EEOC Targets Construction Companies


On May 31, 2023, the U.S. Equal Employment Opportunity Commission (EEOC) issued a report that found race, sex, and national origin discrimination and harassment remains widespread in the construction industry.  The 110-page report, titled “Building for the Future: Advancing Equal Employment Opportunity in the Construction Industry,” concluded by warning that the commission would target construction employers for increased enforcement of anti-discrimination laws.

The EEOC enforces laws that prohibit discrimination, harassment, and retaliation mainly based on color, race, national origin, religion, sex (including pregnancy, childbirth and related medical conditions, and sexual orientation), age (40 or over), and disability.  (The relevant laws are Title VII of the Civil Rights Act of 1964, the Age Discrimination in Employment Act, and the Americans with Disabilities Act.) 

The new EEOC report notes that the construction industry is growing.  Currently at about 12 million workers, the industry will get bigger in coming years as a result of the Infrastructure Investment and Jobs Act of 2021 and the CHIPS and Science Act of 2022. 

According to the report, many construction companies and industry groups have made good-faith efforts to comply with anti-discrimination laws.  Still, some of the most egregious discrimination and harassment cases investigated by the EEOC have arisen in the construction industry.  For example, the commission received at least 64 charges involving nooses in the construction industry from 2015 to 2022.  And in a 2021 survey of over 2,600 tradeswomen, nearly 1 in 4 reported experiencing near constant sexual harassment.

Outlining next steps for the EEOC, the report states that in addition to continuing to investigate and litigate cases, the agency will work on industry-specific rules and do more to make sure workers know how to file claims with the commission.  In 2022 alone, the EEOC sued construction companies for behavior it wants the industry to correct in many states, including California, Florida, Mississippi, Nevada, North Carolina, and Wisconsin.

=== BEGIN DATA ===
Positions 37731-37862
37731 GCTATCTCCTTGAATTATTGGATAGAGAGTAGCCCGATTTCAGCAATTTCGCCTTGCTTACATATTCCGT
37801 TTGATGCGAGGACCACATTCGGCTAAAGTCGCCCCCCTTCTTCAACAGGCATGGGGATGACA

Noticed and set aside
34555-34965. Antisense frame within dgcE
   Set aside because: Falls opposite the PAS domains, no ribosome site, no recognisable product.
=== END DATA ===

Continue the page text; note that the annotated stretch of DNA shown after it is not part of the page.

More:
Given the EEOC’s focus on the industry, construction employers need to be proactive to avoid claims.  Companies can start by:

  • Reviewing employee handbooks to make sure equal employment opportunity and anti-discrimination and harassment policies are up to date;
  • Training managers and supervisors on what conduct is prohibited and how to respond if they become aware of discrimination or harassment; and
  • Using safety toolbox sessions with hourly workers to remind them of company policies and to ensure they know how to report concerns internally.

Maynard Nexsen will continue to monitor the EEOC’s investigations of construction companies.  If you have additional questions regarding this topic, please contact any member of the firm’s Labor and Employment or Construction groups.

About Maynard Nexsen

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